“This just didn’t begin last week, last month or last year. This began with Christopher Columbus.”

That’s how the emcee began Raising Our Voices, an event held Sunday outside the Vecino Brewing Company in Carrboro. The event honored the memories of indigenous women and girls who were murdered or gone missing, aiming to raise awareness of an issue that has endured hundreds of years.

The story of Faith Hedgepeth is one of those that continues to be unsolved. The third-year UNC student who was killed nearly eight years ago, was a member of the Haliwa-Saponi tribal community in Warren County, North Carolina.

Hedgepeth’s death was the most local case highlighted at Sunday’s event, with family members present to share her story. On September 7, 2012, Chapel Hill Police began investigating her murder after Hedgepeth’s body was found beaten to death in her apartment. The department has had ongoing assistance from the State Bureau of Investigation since 2013. Files regarding Hedgepeth’s death, the crime scene and ongoing investigation were unsealed by a court in 2014, but so far, the revealed evidence has not led to any arrests in the case.

Hedgepeth’s mother, Connie, spoke on Sunday. She shared the challenges and difficult emotions she experiences over Faith’s death, voicing frustration like others who spoke about relatives and friends with unsolved murders.

“I could never do what she’s done in just 19 years,” said Connie when talking about Faith’s accomplishments. “But the thing is, she wasn’t finished.”

A listener bows his head outside of Vecino Brewing Company in Carrboro, as speakers urge for more recognition of indigenous women who have been murdered or gone missing. (Dakota Moyer/Chapelboro.com)

Hedgepeth’s case is not unique. According to the Urban Indian Health Institute, murder is the third-highest cause of death among American Indian and Alaska Native women and girls aged 10–24. Many cases are not properly logged or do not result in the arrest of those responsible. Logging the cases of missing indigenous women is an issue too, with The National Crime Information Center reporting just 116 of 5,712 reports of missing American Indian and Alaska Native women in 2016 were put the U.S. Department of Justice’s federal missing persons database.

Others lamented this on Sunday, including Jane Eagleheart Jacobs. A member of the Tuscarora nation, she serves on the board of the Missing and Murdered Indigenous Women of NC Coalition, who helped organize the event. Jacobs said her sister, Katina Locklear, was killed in 2018. While Locklear’s killers were caught, Jacobs remembered those whose killers have not been caught and called for action.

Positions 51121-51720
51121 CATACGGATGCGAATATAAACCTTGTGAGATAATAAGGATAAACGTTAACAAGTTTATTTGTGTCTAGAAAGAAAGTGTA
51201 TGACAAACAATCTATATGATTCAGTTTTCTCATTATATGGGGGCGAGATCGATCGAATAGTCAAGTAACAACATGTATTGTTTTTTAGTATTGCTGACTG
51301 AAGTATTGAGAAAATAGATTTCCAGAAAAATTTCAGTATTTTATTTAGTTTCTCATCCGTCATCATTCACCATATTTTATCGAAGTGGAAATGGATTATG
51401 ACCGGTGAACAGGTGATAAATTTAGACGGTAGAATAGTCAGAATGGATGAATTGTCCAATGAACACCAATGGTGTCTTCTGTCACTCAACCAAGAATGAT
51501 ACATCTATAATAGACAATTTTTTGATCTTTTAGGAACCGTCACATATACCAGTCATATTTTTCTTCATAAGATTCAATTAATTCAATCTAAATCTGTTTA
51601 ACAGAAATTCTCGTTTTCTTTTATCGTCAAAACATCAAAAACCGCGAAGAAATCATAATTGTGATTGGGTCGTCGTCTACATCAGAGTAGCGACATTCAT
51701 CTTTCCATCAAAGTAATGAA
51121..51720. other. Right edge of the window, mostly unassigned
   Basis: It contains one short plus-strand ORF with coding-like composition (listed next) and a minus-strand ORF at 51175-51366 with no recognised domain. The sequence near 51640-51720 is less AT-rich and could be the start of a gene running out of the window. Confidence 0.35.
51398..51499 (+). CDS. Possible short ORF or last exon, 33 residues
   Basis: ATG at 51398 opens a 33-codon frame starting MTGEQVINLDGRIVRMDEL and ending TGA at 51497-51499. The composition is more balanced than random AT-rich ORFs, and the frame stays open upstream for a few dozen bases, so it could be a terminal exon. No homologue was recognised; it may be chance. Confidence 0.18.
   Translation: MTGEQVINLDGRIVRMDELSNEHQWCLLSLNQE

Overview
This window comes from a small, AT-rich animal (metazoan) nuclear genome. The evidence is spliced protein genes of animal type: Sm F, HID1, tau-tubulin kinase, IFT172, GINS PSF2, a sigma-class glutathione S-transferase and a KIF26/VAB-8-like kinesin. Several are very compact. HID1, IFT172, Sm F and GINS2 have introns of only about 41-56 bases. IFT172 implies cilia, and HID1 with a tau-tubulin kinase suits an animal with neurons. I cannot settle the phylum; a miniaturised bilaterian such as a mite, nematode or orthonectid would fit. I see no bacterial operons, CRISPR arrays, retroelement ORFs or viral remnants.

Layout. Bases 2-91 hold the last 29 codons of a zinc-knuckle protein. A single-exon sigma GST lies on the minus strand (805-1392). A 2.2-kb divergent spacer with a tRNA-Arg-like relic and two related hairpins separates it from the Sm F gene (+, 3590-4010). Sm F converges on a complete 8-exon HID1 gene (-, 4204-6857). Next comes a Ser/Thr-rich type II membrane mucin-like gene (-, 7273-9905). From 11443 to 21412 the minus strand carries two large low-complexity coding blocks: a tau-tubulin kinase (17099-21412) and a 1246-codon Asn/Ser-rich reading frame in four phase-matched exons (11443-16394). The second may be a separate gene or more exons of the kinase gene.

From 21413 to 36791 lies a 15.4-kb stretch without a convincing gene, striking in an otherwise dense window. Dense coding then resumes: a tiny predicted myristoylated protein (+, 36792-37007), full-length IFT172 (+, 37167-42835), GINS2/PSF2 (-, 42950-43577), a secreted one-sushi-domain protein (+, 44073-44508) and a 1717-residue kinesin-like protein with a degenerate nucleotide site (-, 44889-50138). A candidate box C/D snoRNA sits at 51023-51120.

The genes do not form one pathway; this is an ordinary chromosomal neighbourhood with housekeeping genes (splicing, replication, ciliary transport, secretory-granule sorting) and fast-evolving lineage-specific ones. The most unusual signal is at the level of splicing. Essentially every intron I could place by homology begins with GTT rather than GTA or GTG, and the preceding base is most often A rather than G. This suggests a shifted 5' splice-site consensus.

“Our people are missing and they’re somewhere. We need to never stop fighting for them and for the rest of my life, I’m going to say Katina’s name. I’m going to say Faith Hedgepeth’s name, I’m going to say Christina Bennett and Megan Oxendine and Rhonda Jones. They deserved to live, each and every one of us deserve to live.”

One way MMIW is advocating for change is improved legislation, both on federal and state levels. Creating databases to properly track missing persons cases of indigenous people and proper resources to collect evidence are some of the few examples the group is working to achieve.

Aminah Ghaffar also is involved with the state coalition of MMIW. On Sunday, she was critical of recent actions by the North Carolina General Assembly that attempted to change access to death records. While the measure failed, Ghaffar said she believes it is important to hold elected officials at all levels accountable.

“This is another indication of how colonial constructs are defining who is native and who is not native, who is important and who is not important,” said Ghaffar. “Based on these arbitrary constructs created by our oppressors, they get to pick and choose whose lives matter.”

Hedgepeth’s story will continue to go on beyond Sunday’s event and even the upcoming anniversary of her death. Derek Smith and Keenan Knight helped organize Raising Our Voices with the MMIW as part of an upcoming podcast called The Lost Voices. According to Smith, the series will feature details about Hedgepeth’s case. While he said the two Los Angeles-based producers may not bring any new evidence to light, it’s an effort to help others learn about what Smith called a national epidemic.

“What we’ve been told is four out of five indigenous women are assaulted during their lifetime,” he said. “That’s a pretty startling number. [The podcast series] is something where if we can help bring awareness to that number, that’s all we can ask for.”

More information about the Missing and Murdered Indigenous Women of NC Coalition can be found on the group’s website.

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